Plans to scrap government support for local welfare assistance could put thousands at risk of homelessness and cost hundreds of millions of pounds, councils claim.
Analysis from the Local Government Association (LGA) suggests loss of the £172m annual funding for local welfare ‘safety net’ schemes from central government could see 50,000 people at greater risk of eviction from their homes.
The yearly cost of providing housing for this number of people would be around £380m, as thousands of councils are forced to significantly scale back support – research suggests.
Ministers announced in December as part of the provisional Local Government Finance Settlement that local welfare would no longer be funded for town halls. Instead councils had £129.6m of existing grant identified for local provision.
Homelessness charity Crisis today said it ‘stands alongside the LGA’ in urging the Government to rethink its decision to cut ‘this vital lifeline’.
Cllr David Sparks, LGA chair, said: ‘Local welfare funding has been used by councils to provide crucial support to people facing personal crises in their lives and prevent problems from escalating.
‘This money has helped keep a roof over the heads of thousands of people facing the threat of losing their homes. In doing so it has also saved the public purse many millions more which would have to have been spent finding new homes for people who lose their own.
‘Government’s decision to withdraw this funding is an expensive mistake which will not only lead to a reduction in support for those who need it most, it will also cost taxpayers millions more in the long run.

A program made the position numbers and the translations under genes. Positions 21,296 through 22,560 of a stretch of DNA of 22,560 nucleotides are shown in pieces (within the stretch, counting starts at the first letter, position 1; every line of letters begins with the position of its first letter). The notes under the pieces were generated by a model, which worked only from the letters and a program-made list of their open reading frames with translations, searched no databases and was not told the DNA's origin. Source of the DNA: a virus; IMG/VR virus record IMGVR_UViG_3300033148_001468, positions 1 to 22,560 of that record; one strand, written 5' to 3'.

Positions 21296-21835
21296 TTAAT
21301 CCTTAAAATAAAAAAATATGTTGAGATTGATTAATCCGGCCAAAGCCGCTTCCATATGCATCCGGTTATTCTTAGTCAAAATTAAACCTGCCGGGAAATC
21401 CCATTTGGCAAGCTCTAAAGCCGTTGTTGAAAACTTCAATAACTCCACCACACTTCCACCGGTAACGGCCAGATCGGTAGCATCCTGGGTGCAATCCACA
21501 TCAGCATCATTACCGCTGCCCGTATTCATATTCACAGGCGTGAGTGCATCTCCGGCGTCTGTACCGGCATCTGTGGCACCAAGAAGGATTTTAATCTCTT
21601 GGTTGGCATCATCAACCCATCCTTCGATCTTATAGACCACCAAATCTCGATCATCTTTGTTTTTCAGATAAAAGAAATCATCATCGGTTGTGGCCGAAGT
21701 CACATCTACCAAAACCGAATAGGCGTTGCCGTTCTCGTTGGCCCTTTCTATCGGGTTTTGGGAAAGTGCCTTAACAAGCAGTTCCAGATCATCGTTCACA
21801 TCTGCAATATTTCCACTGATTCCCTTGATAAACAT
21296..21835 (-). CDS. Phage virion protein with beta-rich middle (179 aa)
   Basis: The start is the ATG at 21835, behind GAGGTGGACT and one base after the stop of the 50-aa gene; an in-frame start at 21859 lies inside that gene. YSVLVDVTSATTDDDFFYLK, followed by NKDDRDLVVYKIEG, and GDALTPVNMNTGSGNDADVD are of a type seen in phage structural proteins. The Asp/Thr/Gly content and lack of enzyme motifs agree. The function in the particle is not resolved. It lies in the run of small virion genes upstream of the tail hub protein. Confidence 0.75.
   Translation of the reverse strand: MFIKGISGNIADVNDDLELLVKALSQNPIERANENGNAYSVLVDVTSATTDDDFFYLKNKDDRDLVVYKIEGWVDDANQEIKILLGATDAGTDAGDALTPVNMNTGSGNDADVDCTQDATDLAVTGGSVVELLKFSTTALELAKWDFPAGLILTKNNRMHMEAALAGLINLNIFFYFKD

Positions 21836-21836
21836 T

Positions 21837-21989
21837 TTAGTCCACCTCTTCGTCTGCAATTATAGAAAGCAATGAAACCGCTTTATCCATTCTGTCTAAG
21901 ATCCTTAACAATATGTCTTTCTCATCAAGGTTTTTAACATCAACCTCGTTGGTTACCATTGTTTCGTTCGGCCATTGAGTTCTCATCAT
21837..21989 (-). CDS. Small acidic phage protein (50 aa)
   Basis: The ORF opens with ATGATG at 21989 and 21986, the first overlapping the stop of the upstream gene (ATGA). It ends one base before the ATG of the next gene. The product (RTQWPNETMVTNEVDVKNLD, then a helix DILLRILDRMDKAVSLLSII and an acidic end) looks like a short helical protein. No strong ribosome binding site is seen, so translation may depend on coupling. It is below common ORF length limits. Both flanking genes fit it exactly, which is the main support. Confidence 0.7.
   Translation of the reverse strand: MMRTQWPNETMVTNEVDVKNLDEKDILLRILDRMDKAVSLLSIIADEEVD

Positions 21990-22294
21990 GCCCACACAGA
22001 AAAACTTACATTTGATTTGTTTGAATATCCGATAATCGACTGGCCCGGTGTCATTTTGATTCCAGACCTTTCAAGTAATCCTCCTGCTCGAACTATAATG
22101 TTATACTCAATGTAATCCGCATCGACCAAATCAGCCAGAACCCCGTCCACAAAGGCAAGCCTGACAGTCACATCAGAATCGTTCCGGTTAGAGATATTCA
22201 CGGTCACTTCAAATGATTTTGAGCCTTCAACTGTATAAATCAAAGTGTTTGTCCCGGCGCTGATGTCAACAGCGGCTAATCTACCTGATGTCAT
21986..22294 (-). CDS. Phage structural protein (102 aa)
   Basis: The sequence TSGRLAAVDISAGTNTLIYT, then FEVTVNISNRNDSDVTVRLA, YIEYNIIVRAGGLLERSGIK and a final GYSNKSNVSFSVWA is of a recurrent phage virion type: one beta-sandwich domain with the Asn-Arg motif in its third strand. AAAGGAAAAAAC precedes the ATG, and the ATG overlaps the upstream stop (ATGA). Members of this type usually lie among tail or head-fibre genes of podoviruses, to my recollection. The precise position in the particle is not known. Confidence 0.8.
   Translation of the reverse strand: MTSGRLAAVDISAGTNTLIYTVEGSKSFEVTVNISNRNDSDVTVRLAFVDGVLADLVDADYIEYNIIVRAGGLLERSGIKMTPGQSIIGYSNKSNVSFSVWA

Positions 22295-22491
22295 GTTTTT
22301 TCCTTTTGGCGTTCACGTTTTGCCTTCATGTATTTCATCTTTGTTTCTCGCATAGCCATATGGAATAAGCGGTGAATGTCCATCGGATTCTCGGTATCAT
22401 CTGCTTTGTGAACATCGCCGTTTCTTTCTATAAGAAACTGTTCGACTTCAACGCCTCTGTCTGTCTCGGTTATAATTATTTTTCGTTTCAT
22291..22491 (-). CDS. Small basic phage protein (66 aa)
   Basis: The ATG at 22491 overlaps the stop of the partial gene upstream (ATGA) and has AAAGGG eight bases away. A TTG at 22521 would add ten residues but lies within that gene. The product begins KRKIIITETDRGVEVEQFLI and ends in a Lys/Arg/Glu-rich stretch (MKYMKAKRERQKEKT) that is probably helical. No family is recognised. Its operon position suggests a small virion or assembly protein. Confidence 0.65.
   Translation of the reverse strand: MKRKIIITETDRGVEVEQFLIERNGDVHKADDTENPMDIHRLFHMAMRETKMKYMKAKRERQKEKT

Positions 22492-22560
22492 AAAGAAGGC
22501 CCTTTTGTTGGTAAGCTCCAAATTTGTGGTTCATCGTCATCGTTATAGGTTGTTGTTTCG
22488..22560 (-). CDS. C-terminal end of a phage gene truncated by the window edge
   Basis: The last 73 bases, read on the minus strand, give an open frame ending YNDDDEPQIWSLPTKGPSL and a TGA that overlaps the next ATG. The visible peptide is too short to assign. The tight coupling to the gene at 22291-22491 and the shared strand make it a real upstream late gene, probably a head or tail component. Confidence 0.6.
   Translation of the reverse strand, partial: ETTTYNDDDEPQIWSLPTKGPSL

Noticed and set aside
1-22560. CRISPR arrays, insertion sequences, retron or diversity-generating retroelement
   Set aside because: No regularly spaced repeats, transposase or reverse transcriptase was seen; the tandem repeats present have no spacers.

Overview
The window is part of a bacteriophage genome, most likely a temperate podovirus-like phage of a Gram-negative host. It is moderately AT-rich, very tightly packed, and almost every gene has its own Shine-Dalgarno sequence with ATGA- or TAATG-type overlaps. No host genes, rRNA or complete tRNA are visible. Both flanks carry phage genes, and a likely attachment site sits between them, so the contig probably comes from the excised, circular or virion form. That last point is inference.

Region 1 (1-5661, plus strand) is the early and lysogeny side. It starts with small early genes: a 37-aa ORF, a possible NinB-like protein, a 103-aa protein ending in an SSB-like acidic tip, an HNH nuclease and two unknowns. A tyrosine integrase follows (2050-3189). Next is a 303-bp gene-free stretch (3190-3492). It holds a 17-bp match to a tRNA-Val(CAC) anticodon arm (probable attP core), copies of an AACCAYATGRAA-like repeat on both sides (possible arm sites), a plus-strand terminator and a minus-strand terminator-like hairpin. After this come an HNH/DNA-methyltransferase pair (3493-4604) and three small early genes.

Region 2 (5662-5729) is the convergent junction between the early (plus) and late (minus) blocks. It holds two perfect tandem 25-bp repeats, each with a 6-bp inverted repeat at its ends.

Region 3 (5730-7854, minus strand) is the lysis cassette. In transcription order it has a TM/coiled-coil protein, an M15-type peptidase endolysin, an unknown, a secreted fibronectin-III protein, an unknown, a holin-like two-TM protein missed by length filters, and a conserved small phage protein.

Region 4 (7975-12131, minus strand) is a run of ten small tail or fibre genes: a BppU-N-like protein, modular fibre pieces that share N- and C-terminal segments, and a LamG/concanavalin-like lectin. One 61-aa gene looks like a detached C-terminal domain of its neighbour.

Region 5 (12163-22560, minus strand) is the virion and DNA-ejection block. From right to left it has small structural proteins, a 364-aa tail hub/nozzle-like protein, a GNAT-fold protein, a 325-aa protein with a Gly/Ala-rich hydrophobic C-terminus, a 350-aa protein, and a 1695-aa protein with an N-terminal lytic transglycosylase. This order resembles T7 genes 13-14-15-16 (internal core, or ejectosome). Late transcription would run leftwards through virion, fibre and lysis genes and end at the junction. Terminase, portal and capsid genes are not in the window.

‘Local safety net schemes have been funded by government for almost 30 years. At a time when councils are tackling the biggest cuts in living memory, many local areas simply cannot afford to keep these schemes going if government withdraws the funding.’
Reacting to the report, Jon Sparkes, chief executive of Crisis, said: ‘For people facing or trying to escape homelessness, Local Welfare Assistance can be the final safety net – a small amount of money that makes a huge difference at a time of crisis. Today’s report clearly shows the damage that will be done if this funding is cut. On top of the human cost of homelessness, it makes absolutely no economic sense.’
A Government spokesman said: ‘This Government gave councils more control on the basis that they understand best their local area’s needs - and they have proved this is the case, with innovative ways to help local vulnerable groups being established across the country.
‘We have identified £129.6m for councils nationally next year to maintain local welfare schemes. This is in contrast to the old centralised grant system that was poorly targeted. Councils now choose how best to support local welfare needs – because what is right for one part of the country will not necessarily be right for another.’